McKinney city officials are proposing an $849 million budget for the upcoming fiscal year, with a general fund budget of $202.6 million and a $0.03 decrease in the property tax rate.

The gist

McKinney City Manager Paul Grimes and city staff members presented budget highlights to City Council members at an Aug. 11 work session.

The proposed budget includes a lower tax rate, increased water and wastewater rates, and additional public safety personnel roles. Public input opportunities are planned for the coming weeks prior to a Sept. 5 meeting when McKinney City Council members are expected to call a vote on the proposed budget and tax rate.

“The proposed budget is a reflection of the valuable input provided by our community as well as our unwavering commitment to accountability, transparency and engagement. Our top priority is to continue providing essential services while investing in the future of our community, as envisioned by our mayor and City Council," Grimes said of the budget in a news release.

The breakdown

Here are a few changes being considered in the proposed budget for fiscal year 2023-24.

Property tax rate: If adopted, the proposed budget includes the lowest property tax rate in recent years, according to the city’s website. The budget includes a proposed tax rate of $0.427513 per $100 valuation, which is a three-cent decrease from the previous year. The proposed tax rate consists of two pieces including:
  • The maintenance and operations, or M&O, rate, which is proposed to be $0.286688 per $100 valuation
  • The interest and sinking, or I&S, rate, which pays for the city’s principal and interest on its debts, and is proposed to be is $0.140825 per $100 valuation
The lowered proposed tax rate is the result of tax base growth, including $1 billion in new construction and an 11.9% increase in values for existing properties, according to city documents. The city’s estimated taxable value is expected to increase from $31.2 billion in FY 2022-23 to $35.9 billion in FY 2023-24, according to the presentation.

Despite the proposed lower tax rate, the city is expected to raise about 7% more total property taxes than the previous year’s budget, according to city documents.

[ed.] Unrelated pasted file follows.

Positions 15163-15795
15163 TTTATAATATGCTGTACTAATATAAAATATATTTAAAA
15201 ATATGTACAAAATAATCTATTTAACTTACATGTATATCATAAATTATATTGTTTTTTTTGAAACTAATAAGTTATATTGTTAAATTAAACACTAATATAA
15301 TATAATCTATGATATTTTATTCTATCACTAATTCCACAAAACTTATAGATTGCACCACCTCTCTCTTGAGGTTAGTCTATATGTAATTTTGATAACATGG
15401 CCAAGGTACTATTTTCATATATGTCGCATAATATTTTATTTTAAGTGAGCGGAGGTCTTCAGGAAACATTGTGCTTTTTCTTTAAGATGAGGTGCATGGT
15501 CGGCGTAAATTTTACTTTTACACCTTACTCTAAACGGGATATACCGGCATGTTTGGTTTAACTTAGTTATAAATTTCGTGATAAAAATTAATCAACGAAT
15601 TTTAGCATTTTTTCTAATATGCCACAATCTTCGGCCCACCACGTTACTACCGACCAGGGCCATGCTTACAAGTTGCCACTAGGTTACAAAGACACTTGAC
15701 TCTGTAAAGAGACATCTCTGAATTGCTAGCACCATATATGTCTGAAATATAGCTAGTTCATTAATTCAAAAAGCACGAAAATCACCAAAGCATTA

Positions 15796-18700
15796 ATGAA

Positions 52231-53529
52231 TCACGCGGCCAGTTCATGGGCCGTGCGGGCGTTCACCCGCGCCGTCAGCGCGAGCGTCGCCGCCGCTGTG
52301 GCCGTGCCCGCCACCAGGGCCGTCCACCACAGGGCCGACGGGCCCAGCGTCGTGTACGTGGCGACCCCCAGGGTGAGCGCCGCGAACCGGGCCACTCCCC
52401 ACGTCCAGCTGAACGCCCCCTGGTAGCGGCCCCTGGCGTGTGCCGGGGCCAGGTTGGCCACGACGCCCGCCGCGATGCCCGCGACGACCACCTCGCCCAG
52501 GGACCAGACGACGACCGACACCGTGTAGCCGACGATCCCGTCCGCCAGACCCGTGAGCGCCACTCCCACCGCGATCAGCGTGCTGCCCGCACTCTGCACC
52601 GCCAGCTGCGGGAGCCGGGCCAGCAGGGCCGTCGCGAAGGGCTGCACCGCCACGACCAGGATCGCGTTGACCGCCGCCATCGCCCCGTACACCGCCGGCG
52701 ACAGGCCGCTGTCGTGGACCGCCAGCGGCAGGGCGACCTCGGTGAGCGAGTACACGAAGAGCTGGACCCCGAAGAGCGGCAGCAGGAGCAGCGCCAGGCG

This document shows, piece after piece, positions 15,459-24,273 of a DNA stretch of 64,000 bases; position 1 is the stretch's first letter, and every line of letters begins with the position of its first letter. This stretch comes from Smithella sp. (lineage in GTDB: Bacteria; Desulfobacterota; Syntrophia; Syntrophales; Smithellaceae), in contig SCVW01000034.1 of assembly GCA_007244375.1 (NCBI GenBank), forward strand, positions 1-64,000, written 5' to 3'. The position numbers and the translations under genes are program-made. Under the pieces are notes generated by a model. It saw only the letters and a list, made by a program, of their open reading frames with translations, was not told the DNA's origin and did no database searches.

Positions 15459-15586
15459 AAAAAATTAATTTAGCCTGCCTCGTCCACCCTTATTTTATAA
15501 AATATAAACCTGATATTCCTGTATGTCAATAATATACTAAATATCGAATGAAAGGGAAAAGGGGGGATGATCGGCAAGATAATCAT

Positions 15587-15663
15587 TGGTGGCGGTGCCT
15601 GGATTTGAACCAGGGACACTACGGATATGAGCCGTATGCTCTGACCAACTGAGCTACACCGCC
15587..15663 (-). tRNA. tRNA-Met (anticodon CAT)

Water and wastewater rates: The proposed budget includes increased water and wastewater service rates. The water service rate is proposed to be increased by 7%, while the wastewater service rate is proposed to be increased by 8%. The rate increases are a result of a 9% increase in water service costs to the city from the North Texas Municipal Water District, according to the presentation.

Additional public safety and city personnel: The proposed budget includes over 1,500 authorized city and public safety personnel roles. The budget includes a proposed increase of 48 full-time positions and one part-time position, according to city documents. Some of the new positions proposed in the budget include:
  • One risk manager
  • One deputy city marshal
  • Six primary first responders
  • One police sergeant
  • Two detectives
  • Six firefighters
  • One graduate fire protection engineer
  • One assistant director of parks and recreation
Planned future projects: The budget allocated funding for some capital improvement projects, including:
  • $8.2 million for a taxi lane rehabilitation project at McKinney National Airport
  • $30 million for Craig Ranch Soccer Complex
  • $10 million for the renovation of Old Settlers Park and Gilda Garcia Garza Aquatic Center
  • $8 million for furnishings and technology at the new city hall
  • $43.5 million for utility relocations along US 380
The presentation also noted some planned projects that are not proposed to be funded in the upcoming budget, including a new municipal court facility, a new senior center, renovations to Robert and Helen Hall Library and four future fire stations, according to city documents.

What else?

McKinney’s Chief Financial Officer Mark Holloway noted council should consider when to call the next bond election.

The city is expected to expend its funding for streets, public works and other infrastructure projects in mid-2025, Grimes said. Holloway noted council could consider calling a bond election in either 2024 or 2025 to consider funding opportunities.

If council chooses to call a bond election for 2024, the final date to call the election would be Feb. 16, 2024, for the May 4, 2024, spring election day. A bond committee could be convened as soon as September, according to the presentation.

“It just makes more sense to me that we put it on the ballot in [2024] so whoever is sitting here in [2025] doesn't have to deal with that issue, or at least has some certainty of what they have to deal with,” Council Member Charlie Philips said of a potential bond election.

Stay tuned

A citizen input meeting for the proposed budget is expected to be held Aug. 15, according to the presentation. An additional public hearing opportunity for comments on the budget and tax rate will be held at 6 p.m. Sept. 5 at McKinney City Hall.

Residents are also able to provide feedback on the proposed budget online here. McKinney City Council is expected to vote on the budget at the Sept. 5 meeting.

For more information on the proposed budget, visit